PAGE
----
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Dan Lawlor: Still Too Many Homeless People in RI

Wednesday, September 19, 2012

 

“I was born here, I will die here. Rhode Island is the first state in the nation to pass a Homeless Bill of Rights. That means hatred and bigotry are not accepted here. Soon, may we be the first state to end chronic homelessness! -John Joyce

We do not live in easy times. The Rhode Island Coalition for the Homeless tells us:

In 2011, 4,410 people were documented homeless, an increase of 484 since 2007

40% of those who experience homelessness are in families.

41% of homeless in RI are women.

Earlier this summer, Rhode Island was celebrating the passage of the Homeless Bill of Rights, a first in the nation set of legal protections for the homeless.

At the bill signing ceremony, a crowd of dedicated activists, the homeless, formerly homeless, Vietnam Veterans, the media, concerned citizens, and the curious – including some tourists from Portland, Oregon (they liked Providence) - gathered outside the state house. Governor Chafee, outgoing State Senator John Tassoni and newcomer State Representative Chris Blazejewski were part of the ceremony.

The signing took place on a sunny day at the State House's red brick plaza, on the side with the raised walkway facing the Department of Transportation. Sound speakers blared a social protest music mix, ranging from “Ain't no stopping us now” by McFadden & Whitehead to “Stand up for your rights” by Bob Marley & the Wailers. The Salvation Army manned a food truck providing a free meal to attendees (the line was long).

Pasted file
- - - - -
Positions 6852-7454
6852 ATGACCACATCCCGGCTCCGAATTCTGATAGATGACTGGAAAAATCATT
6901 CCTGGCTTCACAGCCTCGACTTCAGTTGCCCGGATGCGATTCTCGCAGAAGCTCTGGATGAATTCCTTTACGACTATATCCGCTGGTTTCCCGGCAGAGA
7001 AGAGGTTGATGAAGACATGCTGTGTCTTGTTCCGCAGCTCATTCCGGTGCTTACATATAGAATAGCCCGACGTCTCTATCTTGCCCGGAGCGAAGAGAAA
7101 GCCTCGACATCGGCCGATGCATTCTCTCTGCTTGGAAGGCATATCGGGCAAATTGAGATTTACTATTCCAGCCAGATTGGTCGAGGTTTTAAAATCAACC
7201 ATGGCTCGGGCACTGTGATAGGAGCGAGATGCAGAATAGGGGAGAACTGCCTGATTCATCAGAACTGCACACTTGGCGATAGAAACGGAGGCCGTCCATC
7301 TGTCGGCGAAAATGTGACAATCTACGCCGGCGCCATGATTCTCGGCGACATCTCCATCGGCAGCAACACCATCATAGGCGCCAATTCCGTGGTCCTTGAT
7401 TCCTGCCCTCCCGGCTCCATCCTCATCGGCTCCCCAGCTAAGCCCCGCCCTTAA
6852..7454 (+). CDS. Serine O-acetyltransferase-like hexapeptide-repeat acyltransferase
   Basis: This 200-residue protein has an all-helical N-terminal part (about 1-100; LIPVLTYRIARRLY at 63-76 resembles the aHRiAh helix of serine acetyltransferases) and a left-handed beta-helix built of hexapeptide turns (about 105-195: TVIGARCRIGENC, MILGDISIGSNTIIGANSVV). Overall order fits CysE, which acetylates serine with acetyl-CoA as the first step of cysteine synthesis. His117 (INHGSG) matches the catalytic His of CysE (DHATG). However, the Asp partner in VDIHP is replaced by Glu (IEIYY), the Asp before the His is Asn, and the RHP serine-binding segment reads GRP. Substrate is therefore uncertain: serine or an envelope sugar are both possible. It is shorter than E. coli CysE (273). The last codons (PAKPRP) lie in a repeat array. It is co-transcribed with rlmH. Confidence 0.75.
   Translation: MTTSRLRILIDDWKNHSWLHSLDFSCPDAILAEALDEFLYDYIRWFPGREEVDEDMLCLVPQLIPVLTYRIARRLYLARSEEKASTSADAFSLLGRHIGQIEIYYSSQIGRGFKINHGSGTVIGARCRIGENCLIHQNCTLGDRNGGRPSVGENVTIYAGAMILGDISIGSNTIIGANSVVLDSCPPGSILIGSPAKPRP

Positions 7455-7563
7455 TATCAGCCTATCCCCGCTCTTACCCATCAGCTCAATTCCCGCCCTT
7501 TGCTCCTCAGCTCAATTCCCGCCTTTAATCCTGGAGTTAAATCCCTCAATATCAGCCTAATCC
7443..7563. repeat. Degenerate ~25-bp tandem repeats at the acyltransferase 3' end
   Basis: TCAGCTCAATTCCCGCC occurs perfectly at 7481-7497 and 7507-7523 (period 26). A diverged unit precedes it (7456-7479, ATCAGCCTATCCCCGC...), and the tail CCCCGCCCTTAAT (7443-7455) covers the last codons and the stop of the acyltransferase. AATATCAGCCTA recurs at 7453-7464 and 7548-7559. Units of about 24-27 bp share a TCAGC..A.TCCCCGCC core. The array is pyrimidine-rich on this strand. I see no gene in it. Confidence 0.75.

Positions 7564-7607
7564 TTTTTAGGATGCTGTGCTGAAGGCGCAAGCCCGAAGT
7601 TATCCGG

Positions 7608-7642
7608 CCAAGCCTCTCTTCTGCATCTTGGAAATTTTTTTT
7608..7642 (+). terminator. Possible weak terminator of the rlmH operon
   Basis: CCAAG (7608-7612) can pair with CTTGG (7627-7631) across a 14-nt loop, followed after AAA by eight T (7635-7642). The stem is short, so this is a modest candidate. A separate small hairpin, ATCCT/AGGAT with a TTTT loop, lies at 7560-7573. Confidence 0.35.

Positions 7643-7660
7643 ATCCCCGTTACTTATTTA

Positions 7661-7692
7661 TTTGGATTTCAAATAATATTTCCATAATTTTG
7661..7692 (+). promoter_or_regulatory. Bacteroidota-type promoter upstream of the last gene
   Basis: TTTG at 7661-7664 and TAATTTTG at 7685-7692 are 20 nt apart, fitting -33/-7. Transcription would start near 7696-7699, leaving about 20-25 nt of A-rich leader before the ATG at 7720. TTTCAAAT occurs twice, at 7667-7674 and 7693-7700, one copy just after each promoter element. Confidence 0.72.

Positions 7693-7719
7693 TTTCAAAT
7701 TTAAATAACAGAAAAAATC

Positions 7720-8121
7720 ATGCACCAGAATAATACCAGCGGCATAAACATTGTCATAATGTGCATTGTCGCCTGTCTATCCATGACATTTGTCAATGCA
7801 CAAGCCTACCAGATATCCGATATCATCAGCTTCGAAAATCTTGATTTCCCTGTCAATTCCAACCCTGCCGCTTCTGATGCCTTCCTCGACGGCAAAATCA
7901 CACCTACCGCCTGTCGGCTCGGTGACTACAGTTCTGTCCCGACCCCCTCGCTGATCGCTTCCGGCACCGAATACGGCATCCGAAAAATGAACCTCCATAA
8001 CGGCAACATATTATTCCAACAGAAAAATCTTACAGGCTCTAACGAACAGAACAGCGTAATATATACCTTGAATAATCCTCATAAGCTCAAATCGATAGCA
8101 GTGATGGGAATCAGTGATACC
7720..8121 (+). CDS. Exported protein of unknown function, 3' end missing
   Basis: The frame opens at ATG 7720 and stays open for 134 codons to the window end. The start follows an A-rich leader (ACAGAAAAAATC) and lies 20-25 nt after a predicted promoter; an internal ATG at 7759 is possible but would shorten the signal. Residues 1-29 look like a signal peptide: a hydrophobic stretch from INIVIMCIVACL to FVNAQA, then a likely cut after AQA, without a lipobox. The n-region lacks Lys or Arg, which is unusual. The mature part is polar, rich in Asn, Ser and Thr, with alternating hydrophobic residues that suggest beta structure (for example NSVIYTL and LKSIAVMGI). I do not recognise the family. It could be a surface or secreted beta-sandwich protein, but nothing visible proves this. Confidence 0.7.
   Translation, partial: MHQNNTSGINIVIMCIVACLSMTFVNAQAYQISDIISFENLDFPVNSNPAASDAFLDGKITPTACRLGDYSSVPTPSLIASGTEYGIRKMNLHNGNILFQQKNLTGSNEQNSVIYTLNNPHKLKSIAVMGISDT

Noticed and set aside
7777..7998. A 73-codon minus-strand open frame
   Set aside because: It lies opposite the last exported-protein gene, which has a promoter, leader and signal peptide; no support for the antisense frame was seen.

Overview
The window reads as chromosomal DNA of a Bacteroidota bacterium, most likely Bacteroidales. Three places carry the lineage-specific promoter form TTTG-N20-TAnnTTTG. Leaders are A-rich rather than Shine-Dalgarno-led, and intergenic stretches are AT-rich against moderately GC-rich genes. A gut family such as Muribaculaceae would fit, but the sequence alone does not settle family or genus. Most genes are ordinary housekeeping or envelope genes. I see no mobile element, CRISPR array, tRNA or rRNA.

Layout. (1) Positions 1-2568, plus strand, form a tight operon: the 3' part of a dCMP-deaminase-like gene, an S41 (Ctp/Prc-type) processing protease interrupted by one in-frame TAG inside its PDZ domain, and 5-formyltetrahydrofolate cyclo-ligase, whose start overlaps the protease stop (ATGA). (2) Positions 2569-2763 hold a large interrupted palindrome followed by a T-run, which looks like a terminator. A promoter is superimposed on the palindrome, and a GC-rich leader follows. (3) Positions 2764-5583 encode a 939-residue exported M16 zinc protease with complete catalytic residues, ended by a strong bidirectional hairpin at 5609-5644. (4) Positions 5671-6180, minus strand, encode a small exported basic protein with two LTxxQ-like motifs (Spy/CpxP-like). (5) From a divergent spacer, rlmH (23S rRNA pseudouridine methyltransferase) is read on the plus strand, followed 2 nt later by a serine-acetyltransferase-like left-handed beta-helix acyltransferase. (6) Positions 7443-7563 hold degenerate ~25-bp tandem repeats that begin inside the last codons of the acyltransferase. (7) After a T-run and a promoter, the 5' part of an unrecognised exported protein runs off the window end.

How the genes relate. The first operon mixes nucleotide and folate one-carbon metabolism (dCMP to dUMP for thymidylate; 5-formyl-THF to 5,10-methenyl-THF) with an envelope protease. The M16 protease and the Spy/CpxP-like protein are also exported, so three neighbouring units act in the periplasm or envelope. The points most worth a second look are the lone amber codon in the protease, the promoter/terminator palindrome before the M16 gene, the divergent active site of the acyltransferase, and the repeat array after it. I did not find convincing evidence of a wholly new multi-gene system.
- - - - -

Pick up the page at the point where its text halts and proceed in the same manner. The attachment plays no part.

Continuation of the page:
One crowd member was clear - “Homelessness doesn't have a face. There are elderly who are homeless with no where to go. Whose helping them? We try to, but it's hard when you're homeless yourself.”

One of the triumphs of the local Occupy Movement was working with the City and the Catholic Diocese to open the Emmanuel Center for the Homeless, which is open during the day. Attendees mentioned to me, “That is the best shelter I've ever been in. The people are kind, no fights. We're trying to get ahead, and you don't have to worry there.”

Due to funding needs, the shelter was faced with closure. After organizing and collecting signatures to be presented to local Catholic Bishop Thomas Tobin (who had once been bishop in the struggling mill city of Youngstown, Ohio), a local philanthropist's donations has allowed the day center to remain open throughout the summer.

Jean Pierre, a volunteer at the Bill of Rights signing ceremony, declared, “This is great for RI! This is beautiful, to be the first state to pass a homeless bill of rights into law!”

When asked, a legislator was unsure what was on the agenda for homelessness policy next year.

Jim Ryzek, of the RI Coalition for the Homeless, however, does have an idea. He mentioned plans include:

Cost-Saving Initiative – Through conversations with the Department of Health and Human Services, present proposals to show that providing housing for the chronically homeless is more cost effective and efficient than the current scatter shot way of dealing with the chronically homeless.

Dedicated Funding Stream – Work with the legislature to establish a dedicated line item in the state budget relating to supports and interventions for the chronically homeless.

Social Impact Bond – Work with private investors, along the lines of social venture capital, to float a bond dedicated to providing stability and housing opportunities for the homeless.

Willie Jackson, owner of a small handyman service who once was homeless, reflected on the celebrations of the bill's passage. “This is a great day! I want to help look out for people because no one looked out for me.”

The Reverend Don Anderson, Executive Director of the RI Council of Churches, the second to last speaker at the Homeless Bill of Rights Rally, announced, in a booming voice to cheers from the crowd, “What a celebration! We need to hold our legislature to account when they disappoint, and, when credit is due, we need to say, “Well done.” Well done!”

 

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